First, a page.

Clearing the Air in Our National Parks
Watch Earthjustice set the record straight during upcoming oral arguments about the Navajo Generating Station’s dirty emissions and its outsized impact on our national treasures, including the Grand Canyon.
I was thinking about the upcoming oral arguments scheduled for November 18 in the Navajo Generating Station coal plant case when I saw a news report that EPA Administrator Gina McCarthy bragged about how the agency had cleaned up haze pollution in Shenandoah National Park. It struck me as ironic that the EPA should claim this particular mission-accomplished status a scant month before court arguments on the Navajo Generating Station.
In the Navajo station case, the EPA is fighting hard to defend dirty air. The agency has given the outdated, dirty coal plant a pass for almost 30 years, failing to enforce clean air requirements and allowing the plant to foul the air in Grand Canyon National Park and 11 other national parks and wilderness areas. The Navajo Generating Station emits huge amounts of pollutants and, according to the agency’s own data, dirties the air in these national parks for as much as a third of every year.
John Shadegg—a former congressional representative from Arizona—offers his own colorful interpretation of the facts: He claims that “environmentalists” like me and one of my clients are responsible for the presence of this dirty hulk on our landscape and that he finds it ironic that we now want it “shut down.” (“Environmentalists Sue Over Problem They Helped Create,” The Arizona Republic, October 10, 2016) Let’s clear the air a bit and review the real story.
First, this lawsuit is about cleaning up the Navajo Generating Station in compliance with the law, not shutting it down. The Clean Air Act requires the EPA to enforce pollution controls at the Navajo Generating Station to achieve the greatest improvement in air quality in national parks and wilderness areas. A side benefit of that cleanup will be significantly improved public health in areas surrounding the site, particularly for people living closest to the plant in the city of Page and on Navajo and Hopi reservations.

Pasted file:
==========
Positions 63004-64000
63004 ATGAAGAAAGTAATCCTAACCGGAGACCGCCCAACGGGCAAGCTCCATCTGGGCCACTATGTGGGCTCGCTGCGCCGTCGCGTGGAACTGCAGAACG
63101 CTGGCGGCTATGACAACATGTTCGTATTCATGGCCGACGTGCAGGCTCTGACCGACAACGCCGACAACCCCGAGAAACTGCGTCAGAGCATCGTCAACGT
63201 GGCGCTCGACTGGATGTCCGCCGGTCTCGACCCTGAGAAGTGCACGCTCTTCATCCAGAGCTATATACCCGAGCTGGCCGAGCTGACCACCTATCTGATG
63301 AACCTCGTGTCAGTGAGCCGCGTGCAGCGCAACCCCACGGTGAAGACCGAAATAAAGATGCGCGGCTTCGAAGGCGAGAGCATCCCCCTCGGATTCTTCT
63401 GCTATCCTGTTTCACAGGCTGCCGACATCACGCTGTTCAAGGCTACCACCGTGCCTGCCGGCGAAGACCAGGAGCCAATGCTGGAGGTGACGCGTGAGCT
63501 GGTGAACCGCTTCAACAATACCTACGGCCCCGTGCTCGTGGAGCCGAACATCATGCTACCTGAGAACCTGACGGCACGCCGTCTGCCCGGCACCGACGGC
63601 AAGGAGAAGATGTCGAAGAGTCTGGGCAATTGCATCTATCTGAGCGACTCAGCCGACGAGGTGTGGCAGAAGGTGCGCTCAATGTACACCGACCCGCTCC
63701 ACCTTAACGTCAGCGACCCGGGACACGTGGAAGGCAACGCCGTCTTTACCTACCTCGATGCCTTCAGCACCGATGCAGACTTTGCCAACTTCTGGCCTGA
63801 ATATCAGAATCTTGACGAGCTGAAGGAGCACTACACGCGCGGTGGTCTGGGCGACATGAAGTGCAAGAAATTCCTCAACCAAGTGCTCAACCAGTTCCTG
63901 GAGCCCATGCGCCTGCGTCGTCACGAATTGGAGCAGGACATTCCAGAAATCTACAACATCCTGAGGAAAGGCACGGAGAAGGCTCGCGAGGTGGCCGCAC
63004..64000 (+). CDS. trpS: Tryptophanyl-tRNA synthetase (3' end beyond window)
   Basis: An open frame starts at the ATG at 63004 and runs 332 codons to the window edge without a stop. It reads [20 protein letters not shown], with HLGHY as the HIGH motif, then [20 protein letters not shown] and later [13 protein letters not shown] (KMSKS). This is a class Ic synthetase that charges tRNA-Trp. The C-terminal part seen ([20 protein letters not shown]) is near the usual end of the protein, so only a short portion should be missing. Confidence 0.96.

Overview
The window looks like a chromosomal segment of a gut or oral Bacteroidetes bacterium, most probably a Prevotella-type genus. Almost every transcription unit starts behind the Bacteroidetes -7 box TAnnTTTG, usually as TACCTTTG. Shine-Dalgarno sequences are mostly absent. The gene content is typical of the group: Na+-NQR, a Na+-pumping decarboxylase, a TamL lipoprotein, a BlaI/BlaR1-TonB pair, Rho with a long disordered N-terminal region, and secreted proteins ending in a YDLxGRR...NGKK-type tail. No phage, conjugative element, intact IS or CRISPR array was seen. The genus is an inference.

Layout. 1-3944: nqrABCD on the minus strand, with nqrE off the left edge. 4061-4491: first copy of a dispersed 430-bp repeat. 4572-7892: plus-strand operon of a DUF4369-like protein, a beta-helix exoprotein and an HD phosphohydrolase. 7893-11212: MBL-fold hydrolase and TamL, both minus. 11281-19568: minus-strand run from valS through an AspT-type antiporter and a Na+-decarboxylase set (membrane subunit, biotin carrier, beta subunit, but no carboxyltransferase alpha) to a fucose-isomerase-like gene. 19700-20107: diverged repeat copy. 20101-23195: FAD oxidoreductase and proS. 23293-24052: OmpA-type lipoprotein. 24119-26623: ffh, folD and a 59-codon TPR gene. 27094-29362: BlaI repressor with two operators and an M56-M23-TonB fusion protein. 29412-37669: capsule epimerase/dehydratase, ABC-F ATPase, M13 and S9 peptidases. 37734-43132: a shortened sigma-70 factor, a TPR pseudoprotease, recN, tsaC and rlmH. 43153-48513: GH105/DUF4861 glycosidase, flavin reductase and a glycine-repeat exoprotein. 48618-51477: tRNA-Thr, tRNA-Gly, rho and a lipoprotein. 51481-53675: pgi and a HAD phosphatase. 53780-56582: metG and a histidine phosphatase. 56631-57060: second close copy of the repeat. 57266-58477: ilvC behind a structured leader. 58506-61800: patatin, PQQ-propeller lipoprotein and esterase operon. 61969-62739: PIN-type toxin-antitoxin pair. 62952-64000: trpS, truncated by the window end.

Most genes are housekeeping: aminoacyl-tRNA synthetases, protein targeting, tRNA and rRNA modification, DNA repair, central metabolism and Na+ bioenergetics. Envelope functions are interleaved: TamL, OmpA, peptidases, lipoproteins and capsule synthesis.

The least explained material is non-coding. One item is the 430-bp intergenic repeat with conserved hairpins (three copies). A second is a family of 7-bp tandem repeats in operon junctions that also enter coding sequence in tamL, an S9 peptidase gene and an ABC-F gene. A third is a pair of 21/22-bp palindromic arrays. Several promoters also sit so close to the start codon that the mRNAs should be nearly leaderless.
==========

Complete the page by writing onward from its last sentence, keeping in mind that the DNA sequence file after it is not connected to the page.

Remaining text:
The lawsuit seeks to require the EPA and the Navajo Generating Station to simply follow the cleanup requirements in the law. Nowhere in this lawsuit is there an argument for the “shut-down” of the plant. Experts even provided a report showing that cleaning up the plant with the required technology would be cheaper than shutting it down and buying power on the open market. In fact, the government and industry—co-owners of the Navajo Generating Station—are arguing for the shut-down option. They appear to want to keep all their options open and to avoid cleanup at any cost.
Second, concerning the claim that environmentalists wanted this plant, Shadegg’s story obscures much of the actual facts and history. Confronted with the Bureau of Reclamation pushing hard to dam the Grand Canyon back in the 1960s—which would have destroyed that majestic landscape—citizens were instead offered a “deal” involving the dirty coal plant and coal mine to keep our national park intact. It only took a year for area tribal members and many other citizens to see just how bad that deal was and to start working for change. The real story is that citizens and the environment always seem to get the short end of the stick when the fossil fuel industry looks to strike a deal.
So let’s all get our facts and history straight. The EPA needs to match its actions to its recent bragging and require this dirty coal plant to follow the law by cleaning up air pollution now, not 30 years from now. EPA, don’t feed us half-truths about the plant’s dirty history to justify continued air pollution on some of our most spectacular national lands.
Tune in to hear oral arguments before the Ninth Circuit Court of Appeals in San Francisco on November 18 at 9 a.m. A livestream can be found on the court’s website.
A senior attorney based in Seattle, Janette works to protect Puget Sound, national parks and wilderness areas, iconic species such as orcas and salmon, and the scarce waters of the Northwest.